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NKorean food for thought

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17-story-1.jpg

More than just dishing out tasty Korean fare to expats and tourists alike, Phnom Penh's Pyongyang Restaurant provides a taste of North Korean culture

Photo by: CHRISTOPHER SHAY

Waitresses at Pyongyang Restaurant take a break from serving to sing and provide entertainment to diners during the evening.

LAST week, North Korea announced it would dismantle its plutonium plant, supposedly ending its nuclear weapons program for good. In response, the United States took North Korea off its list of terrorist state sponsors - and I went to dinner.

Pyongyang Restaurant in Phnom Penh is owned and operated by the North Korean government, meaning all profits are sent directly back to Kim Jong-il's regime.

And now that North Korea is no longer a terrorist nation, I can enjoy my kimchi guilt free.

With restaurants in Siem Reap, Phnom Penh and Sihanoukville, North Korea's foray into culinary capitalism in Cambodia has been a runaway success.

North Korea opened its first Cambodian restaurant in Siem Reap in 2003, and it was an immediate hit - especially with the growing number of South Korean tourists and businessmen.

Estimates of the exact number of North Korean-run restaurants abroad vary, but most put the number around 100.

While some North Korean-run restaurants in China blare propaganda and plaster Kim Jong-il's face on every possible surface, the restaurants in Cambodia are apolitical.

At Phnom Penh's Pyongyang Restaurant, customers can enjoy their food while sitting under a painting of a tiger in the snowy mountains of North Korea and watching a flat screen television playing soothing films of North Korean waterfalls, mountains and forests.

But while the restaurant is bright, clean and completely devoid of images of Kim Jong-il, it is one of the smokiest restaurants in Phnom Penh.

The oxtail is

tender, and the kimchi is both spicy and flavourful.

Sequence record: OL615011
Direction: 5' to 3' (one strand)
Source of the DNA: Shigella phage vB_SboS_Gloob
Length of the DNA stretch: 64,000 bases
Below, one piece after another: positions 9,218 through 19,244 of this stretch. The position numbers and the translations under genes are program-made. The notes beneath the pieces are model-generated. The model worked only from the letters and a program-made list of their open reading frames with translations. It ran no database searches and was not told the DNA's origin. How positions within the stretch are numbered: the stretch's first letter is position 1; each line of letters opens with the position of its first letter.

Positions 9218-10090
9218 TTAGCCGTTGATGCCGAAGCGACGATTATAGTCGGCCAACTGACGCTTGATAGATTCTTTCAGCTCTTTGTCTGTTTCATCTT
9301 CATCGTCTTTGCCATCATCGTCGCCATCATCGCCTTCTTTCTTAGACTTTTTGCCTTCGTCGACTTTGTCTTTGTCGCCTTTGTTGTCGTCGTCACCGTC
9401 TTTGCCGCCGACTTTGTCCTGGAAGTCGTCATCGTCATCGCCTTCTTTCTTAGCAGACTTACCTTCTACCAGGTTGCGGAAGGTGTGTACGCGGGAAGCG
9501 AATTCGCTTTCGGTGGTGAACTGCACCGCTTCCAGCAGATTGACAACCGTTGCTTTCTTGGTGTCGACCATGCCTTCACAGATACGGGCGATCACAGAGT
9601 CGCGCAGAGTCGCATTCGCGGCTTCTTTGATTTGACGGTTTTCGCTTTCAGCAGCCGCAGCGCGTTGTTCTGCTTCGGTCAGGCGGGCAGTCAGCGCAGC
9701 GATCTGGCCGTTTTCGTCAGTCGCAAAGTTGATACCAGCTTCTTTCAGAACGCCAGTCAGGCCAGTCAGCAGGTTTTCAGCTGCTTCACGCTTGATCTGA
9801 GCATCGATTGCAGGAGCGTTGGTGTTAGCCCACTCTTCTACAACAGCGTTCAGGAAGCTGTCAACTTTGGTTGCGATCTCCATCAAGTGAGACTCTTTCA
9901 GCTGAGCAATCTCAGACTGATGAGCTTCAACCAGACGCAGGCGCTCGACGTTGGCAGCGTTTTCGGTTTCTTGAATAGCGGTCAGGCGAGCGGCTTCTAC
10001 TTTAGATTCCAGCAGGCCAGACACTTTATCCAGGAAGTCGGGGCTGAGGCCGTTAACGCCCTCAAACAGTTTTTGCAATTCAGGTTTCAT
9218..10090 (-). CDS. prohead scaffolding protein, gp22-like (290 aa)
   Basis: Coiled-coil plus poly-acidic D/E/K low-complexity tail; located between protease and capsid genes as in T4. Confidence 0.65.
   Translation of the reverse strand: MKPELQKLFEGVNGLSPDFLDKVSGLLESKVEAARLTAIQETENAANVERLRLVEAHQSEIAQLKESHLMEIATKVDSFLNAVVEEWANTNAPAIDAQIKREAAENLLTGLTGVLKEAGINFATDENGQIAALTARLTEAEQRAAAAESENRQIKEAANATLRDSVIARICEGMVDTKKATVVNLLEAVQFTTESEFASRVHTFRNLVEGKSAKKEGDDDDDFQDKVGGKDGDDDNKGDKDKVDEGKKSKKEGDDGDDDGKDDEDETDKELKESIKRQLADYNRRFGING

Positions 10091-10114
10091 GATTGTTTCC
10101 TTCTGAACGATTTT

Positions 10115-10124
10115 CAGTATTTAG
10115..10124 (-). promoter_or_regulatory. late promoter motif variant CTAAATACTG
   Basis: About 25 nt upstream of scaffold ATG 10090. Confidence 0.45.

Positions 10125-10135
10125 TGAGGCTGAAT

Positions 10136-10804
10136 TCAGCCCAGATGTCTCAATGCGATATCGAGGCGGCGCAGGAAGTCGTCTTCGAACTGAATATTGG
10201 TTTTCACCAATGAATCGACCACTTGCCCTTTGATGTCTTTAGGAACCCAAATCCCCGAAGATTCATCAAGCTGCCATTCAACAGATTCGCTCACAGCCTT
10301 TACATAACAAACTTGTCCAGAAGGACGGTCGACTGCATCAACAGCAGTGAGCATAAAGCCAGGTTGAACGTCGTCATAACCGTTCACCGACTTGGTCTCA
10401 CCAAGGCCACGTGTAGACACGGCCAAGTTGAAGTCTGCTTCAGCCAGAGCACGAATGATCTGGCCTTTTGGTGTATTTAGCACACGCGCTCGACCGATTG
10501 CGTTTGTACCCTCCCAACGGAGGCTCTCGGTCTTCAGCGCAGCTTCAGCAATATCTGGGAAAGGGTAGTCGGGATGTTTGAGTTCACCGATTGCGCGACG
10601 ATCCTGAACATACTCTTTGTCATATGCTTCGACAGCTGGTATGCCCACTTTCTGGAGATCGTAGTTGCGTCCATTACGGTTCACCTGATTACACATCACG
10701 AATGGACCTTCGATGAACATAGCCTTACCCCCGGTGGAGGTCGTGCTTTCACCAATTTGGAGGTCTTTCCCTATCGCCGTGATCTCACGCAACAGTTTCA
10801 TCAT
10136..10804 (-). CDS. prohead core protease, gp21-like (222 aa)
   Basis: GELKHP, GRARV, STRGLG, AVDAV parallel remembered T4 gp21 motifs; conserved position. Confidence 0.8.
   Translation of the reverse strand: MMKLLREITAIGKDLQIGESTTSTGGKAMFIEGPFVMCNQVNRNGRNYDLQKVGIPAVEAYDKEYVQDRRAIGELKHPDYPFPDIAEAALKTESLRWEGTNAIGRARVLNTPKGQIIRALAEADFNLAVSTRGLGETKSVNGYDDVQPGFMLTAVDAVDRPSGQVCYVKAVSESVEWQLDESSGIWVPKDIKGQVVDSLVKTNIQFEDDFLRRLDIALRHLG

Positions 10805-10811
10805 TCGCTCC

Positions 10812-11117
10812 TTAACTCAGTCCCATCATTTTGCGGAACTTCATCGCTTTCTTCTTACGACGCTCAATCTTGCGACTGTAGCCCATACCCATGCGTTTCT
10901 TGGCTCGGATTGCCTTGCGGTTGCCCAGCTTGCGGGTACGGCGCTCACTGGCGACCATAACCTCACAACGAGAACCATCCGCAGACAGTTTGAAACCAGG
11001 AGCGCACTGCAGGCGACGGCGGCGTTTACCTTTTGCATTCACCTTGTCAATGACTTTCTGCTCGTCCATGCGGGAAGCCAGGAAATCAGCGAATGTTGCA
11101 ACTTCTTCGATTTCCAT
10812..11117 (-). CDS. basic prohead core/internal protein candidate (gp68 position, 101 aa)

And the food at Pyongyang Restaurant is expensive, by Cambodia's standards - US$6 to $22 per entree. But it is top-notch Korean fare. The oxtail is tender, and the kimchi is both spicy and flavourful.
Unlike many of its sister restaurants in China, the menu does not include dog, a traditional Korean dish that has been banned in South Korea for more than two decades.

The restaurant also sells rare North Korean products at outlandish prices, like ginseng, honey and tea. But people don't just come for the food.

At 8pm, the well-coiffed waitresses wearing identical pale blue, polka-dotted dresses and four inch heels, take a break from serving to sing, dance and play traditional Korean instruments. At one point during the floorshow, one waitress plays the electric keyboard, while the rest take turns belting out Korean songs. Day after day of performing the same routine has put the waitresses' twirls and arm movements perfectly in sync with each other, and the staff never stops smiling - ever. This combination of identical clothes, perfect synchronisation and rigid smiles was a bit off-putting, but the rest of the restaurant loved it.

By 9pm, the clientele, which has been enthusiastically drinking North Korean rice wine during the show, starts singing Korean karaoke with the waitresses - all of them are slim with faces pale from white make-up.

Reportedly, the waitresses have gone through a strict selection process in North Korea, where they were chosen based on their appearance and loyalty to the government.

Most are from well-connected families, and the service is excellent - to the point where when I left, one waitress ran across the restaurant to make sure she was there to thank me.

Most people are not allowed into North Korea, but they can go to Pyongyang Restaurant at any time and get a taste of the world's most secretive nation.

Pyongyang Restaurant is located at 400 Monivong Boulevard.

THERE’S MORE TO KOREAN FOOD THAN KIMCHI
Korean pop music, fashion and television have overtaken Asia and made in-roads throughout the world, but its cuisine has not had the same success. A new campaign to promote Korean food, however, hopes to change that. South Korea has launched a program that aims to quadruple the number of Korean restaurants worldwide to 40,000 by 2017, the Agriculture Ministry and the Korea Agro-Fisheries Trade Corp say. Prime Minister Han Seung-Soo said the global success of Korean pop culture abroad has provided an opportunity to enhance the international awareness of Korean food and boost the country’s food exports. “The globalisation of Korean food will help increase the exports of Korean agriculture and fisheries products and provide a new momentum for economic growth,” Han said Thursday. The Agriculture Ministry plans to spend US$ 40 million in the next two years to raise the profile of Korean food abroad. The money will help establish Korean culinary schools in other countries, develop recipes and introduce a standard ratings system for Korean restaurants abroad. The South Korean government also promises to provide cheap loans to local restaurants opening up branches in other countries. REPORTING BY AFP AND CHRISTOPHER SHAY

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